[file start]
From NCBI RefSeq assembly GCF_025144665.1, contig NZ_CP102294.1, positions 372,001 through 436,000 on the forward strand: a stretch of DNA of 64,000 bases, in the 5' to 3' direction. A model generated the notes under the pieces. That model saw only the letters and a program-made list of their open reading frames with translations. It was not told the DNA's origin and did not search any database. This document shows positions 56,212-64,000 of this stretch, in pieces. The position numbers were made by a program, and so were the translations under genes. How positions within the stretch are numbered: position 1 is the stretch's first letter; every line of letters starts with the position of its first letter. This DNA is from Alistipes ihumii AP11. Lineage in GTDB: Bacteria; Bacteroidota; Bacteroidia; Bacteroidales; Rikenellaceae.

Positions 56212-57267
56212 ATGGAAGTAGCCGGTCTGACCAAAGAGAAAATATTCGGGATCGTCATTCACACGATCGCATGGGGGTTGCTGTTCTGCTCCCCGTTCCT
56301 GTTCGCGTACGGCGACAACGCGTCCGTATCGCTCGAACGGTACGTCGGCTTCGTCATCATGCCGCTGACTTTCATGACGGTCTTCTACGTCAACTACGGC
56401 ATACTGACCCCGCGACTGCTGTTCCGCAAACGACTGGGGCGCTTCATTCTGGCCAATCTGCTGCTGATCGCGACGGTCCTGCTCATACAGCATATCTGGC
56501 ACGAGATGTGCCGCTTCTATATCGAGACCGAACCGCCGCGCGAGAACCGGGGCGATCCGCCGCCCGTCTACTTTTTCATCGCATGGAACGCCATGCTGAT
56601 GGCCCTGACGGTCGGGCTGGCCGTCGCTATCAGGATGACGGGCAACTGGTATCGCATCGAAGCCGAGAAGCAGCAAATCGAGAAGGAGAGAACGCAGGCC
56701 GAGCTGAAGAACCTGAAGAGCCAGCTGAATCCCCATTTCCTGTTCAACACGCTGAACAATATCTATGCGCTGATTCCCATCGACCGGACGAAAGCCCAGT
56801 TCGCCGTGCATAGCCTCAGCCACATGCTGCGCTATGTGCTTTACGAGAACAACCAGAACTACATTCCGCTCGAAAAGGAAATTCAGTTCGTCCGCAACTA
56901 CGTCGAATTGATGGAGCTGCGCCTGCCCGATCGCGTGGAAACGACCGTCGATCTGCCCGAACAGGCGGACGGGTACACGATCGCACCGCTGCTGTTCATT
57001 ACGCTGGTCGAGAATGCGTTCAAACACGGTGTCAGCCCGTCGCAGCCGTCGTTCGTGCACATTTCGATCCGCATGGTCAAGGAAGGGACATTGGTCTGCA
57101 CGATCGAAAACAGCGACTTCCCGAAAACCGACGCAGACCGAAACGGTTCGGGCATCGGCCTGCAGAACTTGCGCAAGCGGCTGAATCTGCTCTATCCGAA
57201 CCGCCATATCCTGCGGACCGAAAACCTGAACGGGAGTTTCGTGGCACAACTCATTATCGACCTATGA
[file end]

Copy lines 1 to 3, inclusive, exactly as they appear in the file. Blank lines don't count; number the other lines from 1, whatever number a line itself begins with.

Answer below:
From NCBI RefSeq assembly GCF_025144665.1, contig NZ_CP102294.1, positions 372,001 through 436,000 on the forward strand: a stretch of DNA of 64,000 bases, in the 5' to 3' direction. A model generated the notes under the pieces. That model saw only the letters and a program-made list of their open reading frames with translations. It was not told the DNA's origin and did not search any database. This document shows positions 56,212-64,000 of this stretch, in pieces. The position numbers were made by a program, and so were the translations under genes. How positions within the stretch are numbered: position 1 is the stretch's first letter; every line of letters starts with the position of its first letter. This DNA is from Alistipes ihumii AP11. Lineage in GTDB: Bacteria; Bacteroidota; Bacteroidia; Bacteroidales; Rikenellaceae.

Positions 56212-57267
56212 ATGGAAGTAGCCGGTCTGACCAAAGAGAAAATATTCGGGATCGTCATTCACACGATCGCATGGGGGTTGCTGTTCTGCTCCCCGTTCCT